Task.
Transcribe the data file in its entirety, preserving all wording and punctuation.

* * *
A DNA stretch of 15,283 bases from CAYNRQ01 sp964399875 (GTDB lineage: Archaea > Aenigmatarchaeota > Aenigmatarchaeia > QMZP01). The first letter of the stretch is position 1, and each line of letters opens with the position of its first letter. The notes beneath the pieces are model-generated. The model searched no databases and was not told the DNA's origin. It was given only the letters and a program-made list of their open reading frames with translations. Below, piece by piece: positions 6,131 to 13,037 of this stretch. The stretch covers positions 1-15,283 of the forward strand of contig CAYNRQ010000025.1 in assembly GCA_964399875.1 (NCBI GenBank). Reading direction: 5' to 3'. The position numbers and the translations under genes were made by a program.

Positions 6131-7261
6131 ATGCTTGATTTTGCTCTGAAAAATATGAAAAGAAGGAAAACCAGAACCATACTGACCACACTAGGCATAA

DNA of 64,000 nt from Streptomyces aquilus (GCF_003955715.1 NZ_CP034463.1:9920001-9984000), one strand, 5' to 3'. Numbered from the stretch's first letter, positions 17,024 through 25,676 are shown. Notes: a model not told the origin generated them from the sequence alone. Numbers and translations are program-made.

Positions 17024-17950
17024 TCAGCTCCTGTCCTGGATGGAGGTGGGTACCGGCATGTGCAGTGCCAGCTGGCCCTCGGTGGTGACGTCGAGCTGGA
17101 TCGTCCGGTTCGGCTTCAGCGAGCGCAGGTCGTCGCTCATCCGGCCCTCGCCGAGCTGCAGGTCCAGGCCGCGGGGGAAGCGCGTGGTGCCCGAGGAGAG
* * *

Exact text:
A DNA stretch of 15,283 bases from CAYNRQ01 sp964399875 (GTDB lineage: Archaea > Aenigmatarchaeota > Aenigmatarchaeia > QMZP01). The first letter of the stretch is position 1, and each line of letters opens with the position of its first letter. The notes beneath the pieces are model-generated. The model searched no databases and was not told the DNA's origin. It was given only the letters and a program-made list of their open reading frames with translations. Below, piece by piece: positions 6,131 to 13,037 of this stretch. The stretch covers positions 1-15,283 of the forward strand of contig CAYNRQ010000025.1 in assembly GCA_964399875.1 (NCBI GenBank). Reading direction: 5' to 3'. The position numbers and the translations under genes were made by a program.

Positions 6131-7261
6131 ATGCTTGATTTTGCTCTGAAAAATATGAAAAGAAGGAAAACCAGAACCATACTGACCACACTAGGCATAA

DNA of 64,000 nt from Streptomyces aquilus (GCF_003955715.1 NZ_CP034463.1:9920001-9984000), one strand, 5' to 3'. Numbered from the stretch's first letter, positions 17,024 through 25,676 are shown. Notes: a model not told the origin generated them from the sequence alone. Numbers and translations are program-made.

Positions 17024-17950
17024 TCAGCTCCTGTCCTGGATGGAGGTGGGTACCGGCATGTGCAGTGCCAGCTGGCCCTCGGTGGTGACGTCGAGCTGGA
17101 TCGTCCGGTTCGGCTTCAGCGAGCGCAGGTCGTCGCTCATCCGGCCCTCGCCGAGCTGCAGGTCCAGGCCGCGGGGGAAGCGCGTGGTGCCCGAGGAGAG